Holding my overnight bag and trench coat, I hung around the front gates and peered through like a lost dog. Court No.1 was ahead of me, and I saw purple and green flower arrangements decorating the walls of the stadium. Jack came to meet me and told me that the ticket to Andy’s match may have gone to someone else. “No, it hasn’t,” I said. “I’m already here.” I don’t usually believe in manifestation, but today I was summoning all the powers of the universe to bring me this ticket. Jack suggested I buy a grounds pass anyway so I could sit on the hill to watch the match. We walked to the short queue, chatting about tennis and my chaotic day in London. As we reached the tents, Jack pulled out his phone. He smiled and showed me the message from Scott.
“She’s all good to go!”
As the powers of the universe descended upon me like a long-awaited storm, all my hunger, exhaustion, and disbelief rose to the surface of my brain, and I burst into tears. Jack was laughing at my comical appearance, and the woman at the ticket counter asked what I wanted. I stopped hyperventilating and choked out “Just a grounds pass.” “Five pounds,” she said. I began to tear up again.
When we reached our seats, I took in Centre Court in its entirety. It was smaller than I thought it would be. The court was a bright green, with no dry brown spots yet. Andy Murray and John Isner were already mid-set, and our seats were right above the scoreboard. I snapped a picture and sent it to my parents in California. At once, they turned on their televisions and focused on finding me in the crowd rather than the match. It was surreal. Andy Murray was right in front of me, fuming as always. The wallop of Isner’s serve reverberated through the stadium, so fast I couldn’t see it. The energy from the crowd was like caffeine, and I forgot to feel hungry or drained.
The crowd was predictably biased, and I fell in step with the Andy fans, cheering wildly and pumping my fists with every point won. I was grateful for the crowd’s energy. At home, watching with family, there is often a slew of screaming and swearing, with the occasional sob. Friends know me to be intense when I watch tennis, so much so that watching me was more entertaining than the match. Sitting in Centre Court, I didn’t know if my usual vigour for tennis would be appreciated, or even allowed. But it didn’t take long for me to realize that everyone was here for the same reason. After years of dreaming, I was at the epicenter of the sport I fell in love with when I was ten. I was planted amongst people who understood why I was screaming, who wouldn’t laugh derisively when I cheered so hard that I fell out of my seat when Andy won the third set. The community that I found through Twitter, of all places, had led me here. Tears rolled down my sunburned cheeks and I felt deeply indebted to those who had welcomed me into this circle. Jack chuckled at my constant displays of emotion but understood exactly how I felt.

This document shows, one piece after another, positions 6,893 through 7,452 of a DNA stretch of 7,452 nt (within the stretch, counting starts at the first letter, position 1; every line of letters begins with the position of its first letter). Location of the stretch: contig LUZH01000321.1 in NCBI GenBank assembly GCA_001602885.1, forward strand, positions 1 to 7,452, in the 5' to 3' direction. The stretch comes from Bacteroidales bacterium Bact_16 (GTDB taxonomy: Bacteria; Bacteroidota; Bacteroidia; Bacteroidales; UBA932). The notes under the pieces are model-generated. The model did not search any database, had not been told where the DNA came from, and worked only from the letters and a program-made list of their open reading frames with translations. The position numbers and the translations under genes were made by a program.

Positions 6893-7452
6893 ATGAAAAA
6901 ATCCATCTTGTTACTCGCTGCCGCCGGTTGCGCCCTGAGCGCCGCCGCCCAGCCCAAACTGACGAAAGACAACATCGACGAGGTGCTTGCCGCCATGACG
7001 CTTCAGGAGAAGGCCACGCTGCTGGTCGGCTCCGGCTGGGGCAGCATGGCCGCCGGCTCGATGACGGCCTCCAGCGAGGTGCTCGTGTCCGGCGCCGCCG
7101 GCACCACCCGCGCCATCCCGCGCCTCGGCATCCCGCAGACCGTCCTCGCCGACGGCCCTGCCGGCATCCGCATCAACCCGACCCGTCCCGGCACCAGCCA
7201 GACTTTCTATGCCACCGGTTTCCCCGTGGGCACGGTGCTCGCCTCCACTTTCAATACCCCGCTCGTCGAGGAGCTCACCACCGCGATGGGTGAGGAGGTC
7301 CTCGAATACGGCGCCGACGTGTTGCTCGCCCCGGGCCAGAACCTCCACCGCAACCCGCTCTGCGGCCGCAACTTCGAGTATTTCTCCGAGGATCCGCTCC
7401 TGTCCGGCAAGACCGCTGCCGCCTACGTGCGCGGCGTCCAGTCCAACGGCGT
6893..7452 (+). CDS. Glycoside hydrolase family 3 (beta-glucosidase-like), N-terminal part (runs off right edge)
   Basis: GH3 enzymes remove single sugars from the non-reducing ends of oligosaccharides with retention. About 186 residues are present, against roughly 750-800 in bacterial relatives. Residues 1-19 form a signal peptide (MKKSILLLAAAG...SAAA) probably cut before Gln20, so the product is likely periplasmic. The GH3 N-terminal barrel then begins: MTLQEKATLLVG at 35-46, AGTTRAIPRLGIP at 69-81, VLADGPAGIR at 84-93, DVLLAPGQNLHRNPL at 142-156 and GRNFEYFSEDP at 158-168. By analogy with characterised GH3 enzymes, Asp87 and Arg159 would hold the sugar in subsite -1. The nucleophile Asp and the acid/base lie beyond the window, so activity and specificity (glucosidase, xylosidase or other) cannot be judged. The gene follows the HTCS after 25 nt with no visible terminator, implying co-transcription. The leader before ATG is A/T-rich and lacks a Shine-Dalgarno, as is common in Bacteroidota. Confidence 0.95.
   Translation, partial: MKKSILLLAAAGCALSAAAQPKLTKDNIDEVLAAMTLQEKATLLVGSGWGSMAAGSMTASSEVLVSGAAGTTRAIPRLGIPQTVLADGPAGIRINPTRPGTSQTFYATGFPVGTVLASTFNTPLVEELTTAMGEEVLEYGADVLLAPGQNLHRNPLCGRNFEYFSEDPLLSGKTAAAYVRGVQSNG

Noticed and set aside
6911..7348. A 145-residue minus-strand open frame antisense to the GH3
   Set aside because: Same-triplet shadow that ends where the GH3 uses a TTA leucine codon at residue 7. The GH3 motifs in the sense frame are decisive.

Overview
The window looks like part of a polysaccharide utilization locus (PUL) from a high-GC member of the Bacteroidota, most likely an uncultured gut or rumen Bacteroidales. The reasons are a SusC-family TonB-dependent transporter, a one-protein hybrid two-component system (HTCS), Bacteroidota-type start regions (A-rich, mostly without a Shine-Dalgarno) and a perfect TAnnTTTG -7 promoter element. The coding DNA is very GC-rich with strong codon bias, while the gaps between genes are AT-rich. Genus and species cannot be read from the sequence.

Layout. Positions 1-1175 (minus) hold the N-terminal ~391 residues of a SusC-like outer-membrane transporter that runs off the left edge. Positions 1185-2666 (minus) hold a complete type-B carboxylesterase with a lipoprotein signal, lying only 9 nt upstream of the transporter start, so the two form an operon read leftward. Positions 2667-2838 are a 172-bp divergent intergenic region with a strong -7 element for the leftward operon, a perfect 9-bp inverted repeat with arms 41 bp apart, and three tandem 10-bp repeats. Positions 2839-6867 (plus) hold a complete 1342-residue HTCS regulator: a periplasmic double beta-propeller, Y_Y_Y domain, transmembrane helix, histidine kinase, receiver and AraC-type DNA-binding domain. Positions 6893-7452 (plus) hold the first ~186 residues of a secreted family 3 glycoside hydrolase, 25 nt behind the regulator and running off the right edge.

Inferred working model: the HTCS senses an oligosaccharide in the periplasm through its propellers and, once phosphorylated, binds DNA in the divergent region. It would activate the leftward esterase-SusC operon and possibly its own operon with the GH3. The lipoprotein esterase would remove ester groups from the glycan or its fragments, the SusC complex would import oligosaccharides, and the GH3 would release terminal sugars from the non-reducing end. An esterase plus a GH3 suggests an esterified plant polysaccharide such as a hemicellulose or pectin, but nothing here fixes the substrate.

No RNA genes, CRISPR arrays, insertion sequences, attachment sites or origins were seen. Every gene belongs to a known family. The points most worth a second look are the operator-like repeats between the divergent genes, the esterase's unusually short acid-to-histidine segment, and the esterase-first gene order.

The rest of the weekend at Wimbledon is blurry now, a jumble of long queues, red wine, and grass stains. I moved from court to court, catching bits of every match. I, regrettably, left before the end of the third set of the Liam Broady-Diego Schwartzman match, thinking it was soon to be over after Diego won five games in a row. I watched the end of it on the hill. When the early evening rain came down, I stood under my umbrella as everyone ran for cover. The hill emptied and I stood alone, the sky was grey, and I was soaked, but I hardly noticed. When the clouds cleared, the scent of rain and earth rose up and the purple and white flowers were glowing. The grass looked even greener.